THEN LEFT(SUBSTRING(@InputString,PATINDEX('%[0-9]/[0-9][0-9]/[0-9][0-9][0-9][0-9]%',@InputString),StringLen),9)
-- date format as 01/1/2012
WHEN PATINDEX('%[0-9][0-9]/[0-9]/[0-9][0-9][0-9][0-9]%',@InputString) > 0
THEN LEFT(SUBSTRING(@InputString,PATINDEX('%[0-9][0-9]/[0-9]/[0-9][0-9][0-9][0-9]%',@InputString),StringLen),9)
-- date format as 1/1/2012
WHEN PATINDEX('%[0-9]/[0-9]/[0-9][0-9][0-9][0-9]%',@InputString) > 0
THEN LEFT(SUBSTRING(@InputString,PATINDEX('%[0-9]/[0-9]/[0-9][0-9][0-9][0-9]%',@InputString),StringLen),8)
-- date format as 01/11/12
WHEN PATINDEX('%[0-9][0-9]/[0-9][0-9]/[0-9][0-9]%',@InputString) > 0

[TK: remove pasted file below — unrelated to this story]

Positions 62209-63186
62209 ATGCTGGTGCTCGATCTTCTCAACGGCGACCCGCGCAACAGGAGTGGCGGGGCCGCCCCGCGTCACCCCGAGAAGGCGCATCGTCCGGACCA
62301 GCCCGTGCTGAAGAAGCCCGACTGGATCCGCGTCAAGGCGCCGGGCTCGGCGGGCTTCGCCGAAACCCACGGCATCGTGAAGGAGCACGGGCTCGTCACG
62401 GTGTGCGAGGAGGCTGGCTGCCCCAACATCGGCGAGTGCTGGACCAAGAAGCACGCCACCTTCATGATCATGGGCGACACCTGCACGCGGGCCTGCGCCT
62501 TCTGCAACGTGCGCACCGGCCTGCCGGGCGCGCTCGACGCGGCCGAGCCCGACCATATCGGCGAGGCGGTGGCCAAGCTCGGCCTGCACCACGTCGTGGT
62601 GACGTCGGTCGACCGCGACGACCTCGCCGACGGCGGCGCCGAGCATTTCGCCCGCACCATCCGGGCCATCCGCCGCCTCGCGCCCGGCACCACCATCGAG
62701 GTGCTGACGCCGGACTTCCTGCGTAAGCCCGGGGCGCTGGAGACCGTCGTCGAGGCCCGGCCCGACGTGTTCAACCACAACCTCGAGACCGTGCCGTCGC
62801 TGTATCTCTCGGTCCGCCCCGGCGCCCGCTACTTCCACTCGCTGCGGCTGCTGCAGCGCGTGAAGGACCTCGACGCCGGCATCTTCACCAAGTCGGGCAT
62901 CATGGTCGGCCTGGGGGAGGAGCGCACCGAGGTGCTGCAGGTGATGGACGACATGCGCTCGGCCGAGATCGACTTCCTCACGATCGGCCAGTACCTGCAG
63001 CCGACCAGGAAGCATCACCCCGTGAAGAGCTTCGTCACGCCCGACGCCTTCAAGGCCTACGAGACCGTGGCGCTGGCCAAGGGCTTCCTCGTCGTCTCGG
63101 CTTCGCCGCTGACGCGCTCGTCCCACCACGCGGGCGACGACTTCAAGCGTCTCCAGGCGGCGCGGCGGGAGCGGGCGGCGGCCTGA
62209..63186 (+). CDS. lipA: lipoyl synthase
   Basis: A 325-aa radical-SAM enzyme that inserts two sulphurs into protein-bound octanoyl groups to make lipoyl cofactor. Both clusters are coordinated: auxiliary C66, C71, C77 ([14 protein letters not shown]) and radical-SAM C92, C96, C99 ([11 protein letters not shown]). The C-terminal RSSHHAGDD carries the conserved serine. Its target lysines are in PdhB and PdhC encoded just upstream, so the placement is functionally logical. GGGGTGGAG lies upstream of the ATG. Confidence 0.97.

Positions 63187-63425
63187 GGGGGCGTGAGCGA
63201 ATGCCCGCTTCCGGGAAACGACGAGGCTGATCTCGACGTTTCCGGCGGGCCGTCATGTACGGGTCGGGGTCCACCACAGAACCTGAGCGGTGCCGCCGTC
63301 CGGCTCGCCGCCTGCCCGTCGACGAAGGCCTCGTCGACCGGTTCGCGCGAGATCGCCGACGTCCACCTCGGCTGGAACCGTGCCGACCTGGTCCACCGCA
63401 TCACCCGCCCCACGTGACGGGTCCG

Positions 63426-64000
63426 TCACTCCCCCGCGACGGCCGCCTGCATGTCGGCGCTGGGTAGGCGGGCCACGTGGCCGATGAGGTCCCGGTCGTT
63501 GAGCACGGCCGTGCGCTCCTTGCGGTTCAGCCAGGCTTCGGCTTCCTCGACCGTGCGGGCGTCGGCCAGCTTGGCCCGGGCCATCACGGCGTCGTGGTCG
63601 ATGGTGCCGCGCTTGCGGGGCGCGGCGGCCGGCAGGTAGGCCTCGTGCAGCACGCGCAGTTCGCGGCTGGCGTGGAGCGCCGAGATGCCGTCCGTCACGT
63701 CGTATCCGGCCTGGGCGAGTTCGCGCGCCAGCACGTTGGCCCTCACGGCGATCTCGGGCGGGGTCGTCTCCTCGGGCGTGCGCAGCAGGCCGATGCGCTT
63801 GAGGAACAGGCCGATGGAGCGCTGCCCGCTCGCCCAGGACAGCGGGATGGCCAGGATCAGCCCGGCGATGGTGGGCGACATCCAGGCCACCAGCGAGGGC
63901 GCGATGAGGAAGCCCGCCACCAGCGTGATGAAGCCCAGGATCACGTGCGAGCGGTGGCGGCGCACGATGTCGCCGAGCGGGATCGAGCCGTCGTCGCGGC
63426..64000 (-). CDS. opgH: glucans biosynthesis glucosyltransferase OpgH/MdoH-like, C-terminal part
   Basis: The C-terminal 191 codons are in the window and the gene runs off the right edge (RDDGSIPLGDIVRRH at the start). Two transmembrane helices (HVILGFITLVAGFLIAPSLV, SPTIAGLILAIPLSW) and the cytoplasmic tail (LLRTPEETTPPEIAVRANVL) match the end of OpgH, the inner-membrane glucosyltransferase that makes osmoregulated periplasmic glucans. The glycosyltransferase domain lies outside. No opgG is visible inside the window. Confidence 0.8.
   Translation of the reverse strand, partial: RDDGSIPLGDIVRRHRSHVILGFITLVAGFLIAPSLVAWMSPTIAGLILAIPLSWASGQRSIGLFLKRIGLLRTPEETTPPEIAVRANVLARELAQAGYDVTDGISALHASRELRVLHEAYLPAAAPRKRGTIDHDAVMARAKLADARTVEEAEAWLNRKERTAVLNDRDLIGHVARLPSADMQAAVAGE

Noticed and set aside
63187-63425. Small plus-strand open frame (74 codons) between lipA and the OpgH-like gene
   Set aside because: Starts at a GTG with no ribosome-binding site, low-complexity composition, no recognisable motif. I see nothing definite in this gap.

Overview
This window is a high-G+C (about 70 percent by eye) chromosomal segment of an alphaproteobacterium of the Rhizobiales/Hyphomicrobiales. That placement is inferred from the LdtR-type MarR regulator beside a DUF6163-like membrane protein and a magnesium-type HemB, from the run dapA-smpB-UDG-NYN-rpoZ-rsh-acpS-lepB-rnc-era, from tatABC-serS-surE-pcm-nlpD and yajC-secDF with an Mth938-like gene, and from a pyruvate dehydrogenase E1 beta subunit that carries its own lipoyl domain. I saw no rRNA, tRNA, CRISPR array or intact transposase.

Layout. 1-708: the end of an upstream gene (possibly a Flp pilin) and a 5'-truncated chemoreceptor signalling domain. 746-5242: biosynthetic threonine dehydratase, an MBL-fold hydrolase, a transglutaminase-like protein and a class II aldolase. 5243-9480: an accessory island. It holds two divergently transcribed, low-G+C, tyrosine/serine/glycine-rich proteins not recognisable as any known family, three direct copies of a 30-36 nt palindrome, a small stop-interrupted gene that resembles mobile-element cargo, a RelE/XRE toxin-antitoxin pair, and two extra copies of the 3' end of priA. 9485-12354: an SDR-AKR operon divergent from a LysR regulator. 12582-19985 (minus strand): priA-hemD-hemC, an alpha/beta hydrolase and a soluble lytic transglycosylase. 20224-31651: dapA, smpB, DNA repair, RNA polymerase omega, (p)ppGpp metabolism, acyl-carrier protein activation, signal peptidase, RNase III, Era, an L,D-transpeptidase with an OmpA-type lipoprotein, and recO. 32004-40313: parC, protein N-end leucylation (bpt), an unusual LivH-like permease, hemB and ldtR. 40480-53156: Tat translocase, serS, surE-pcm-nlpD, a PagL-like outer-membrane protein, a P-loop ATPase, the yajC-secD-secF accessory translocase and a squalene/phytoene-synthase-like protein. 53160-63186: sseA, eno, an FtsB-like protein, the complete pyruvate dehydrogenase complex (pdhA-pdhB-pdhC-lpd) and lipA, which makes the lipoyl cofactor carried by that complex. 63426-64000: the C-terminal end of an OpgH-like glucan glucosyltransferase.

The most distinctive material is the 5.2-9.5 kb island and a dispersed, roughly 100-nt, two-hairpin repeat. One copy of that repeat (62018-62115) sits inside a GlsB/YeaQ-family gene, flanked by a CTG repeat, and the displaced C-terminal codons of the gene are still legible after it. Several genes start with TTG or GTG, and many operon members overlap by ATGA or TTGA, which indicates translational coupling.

THEN LEFT(SUBSTRING(@InputString,PATINDEX('%[0-9][0-9]/[0-9][0-9]/[0-9][0-9]%',@InputString),StringLen),8)
-- date format as 01/1/12
WHEN PATINDEX('%[0-9][0-9]/[0-9]/[0-9][0-9]%',@InputString) > 0
THEN LEFT(SUBSTRING(@InputString,PATINDEX('%[0-9][0-9]/[0-9]/[0-9][0-9]%',@InputString),StringLen),8)
-- date format as 1/11/12
WHEN PATINDEX('%[0-9]/[0-9][0-9]/[0-9][0-9]%',@InputString) > 0
THEN LEFT(SUBSTRING(@InputString,PATINDEX('%[0-9]/[0-9][0-9]/[0-9][0-9]%',@InputString),StringLen),7)
-- date format as 1/1/12
WHEN PATINDEX('%[0-9]/[0-9]/[0-9][0-9]%',@InputString) > 0
THEN LEFT(SUBSTRING(@InputString,PATINDEX('%[0-9]/[0-9]/[0-9][0-9]%',@InputString),StringLen),6)

-- another 80 or so options...
ELSE NULL END
FROM (SELECT StringLen = LEN(@InputString)) s
) d



“Write the query the simplest way. If through testing it becomes clear that the performance is inadequate, consider alternative query forms.” - Gail Shaw

For fast, accurate and documented assistance in answering your questions, please read this article.